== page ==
It’s not the first time Mario Draghi will have felt misunderstood. On Tuesday, a speech he gave at the European Central Bank’s annual forum in Sintra, Portugal, sent the euro surging upwards. Markets believed he was signaling an earlier end to the ECB’s loose monetary policy. A day later, Mr. Draghi’s ECB let it be known that markets had gone too far: His statement was supposed to be more measured. The euro tumbled, though it was spiking again by week’s end.
The episode shows that communication is key as the Frankfurt-based central bank slowly thinks about how to wind down the extraordinary steps it has taken since the 2008 financial crisis to keep the euro zone’s economy from collapsing. Just ask the U.S. Federal Reserve, which is widely seen as having messed up its own exit a year ago.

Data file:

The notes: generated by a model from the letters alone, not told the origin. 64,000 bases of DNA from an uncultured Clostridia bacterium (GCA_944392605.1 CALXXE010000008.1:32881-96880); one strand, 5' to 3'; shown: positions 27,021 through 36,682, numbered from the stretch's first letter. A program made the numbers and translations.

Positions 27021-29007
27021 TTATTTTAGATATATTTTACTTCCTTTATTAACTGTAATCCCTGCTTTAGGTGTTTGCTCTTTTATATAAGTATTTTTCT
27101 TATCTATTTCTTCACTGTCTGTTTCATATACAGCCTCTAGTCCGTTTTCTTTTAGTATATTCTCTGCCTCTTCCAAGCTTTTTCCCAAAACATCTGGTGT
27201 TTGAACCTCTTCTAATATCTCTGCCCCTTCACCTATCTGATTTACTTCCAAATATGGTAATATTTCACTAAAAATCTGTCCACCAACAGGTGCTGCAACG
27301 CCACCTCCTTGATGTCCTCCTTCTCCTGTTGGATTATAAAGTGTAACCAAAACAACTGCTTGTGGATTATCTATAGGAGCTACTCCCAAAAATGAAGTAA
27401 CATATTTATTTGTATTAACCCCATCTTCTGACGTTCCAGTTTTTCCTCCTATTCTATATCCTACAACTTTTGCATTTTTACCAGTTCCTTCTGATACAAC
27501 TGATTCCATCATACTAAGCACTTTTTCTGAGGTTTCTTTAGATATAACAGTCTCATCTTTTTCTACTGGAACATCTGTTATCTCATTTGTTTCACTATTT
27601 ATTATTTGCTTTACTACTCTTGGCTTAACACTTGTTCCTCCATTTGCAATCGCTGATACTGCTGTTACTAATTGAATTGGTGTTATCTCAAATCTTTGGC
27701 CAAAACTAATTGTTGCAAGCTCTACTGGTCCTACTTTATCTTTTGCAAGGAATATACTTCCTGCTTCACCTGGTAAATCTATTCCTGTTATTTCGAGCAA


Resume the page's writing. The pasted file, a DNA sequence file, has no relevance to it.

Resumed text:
But communication isn’t everything. The reality is the ECB can’t keep up its loose monetary policy, which has included buying nearly €2 trillion in corporate and government bonds, much longer. Whether Mr. Draghi likes it or not, there simply aren’t enough bonds left to buy – especially in Germany.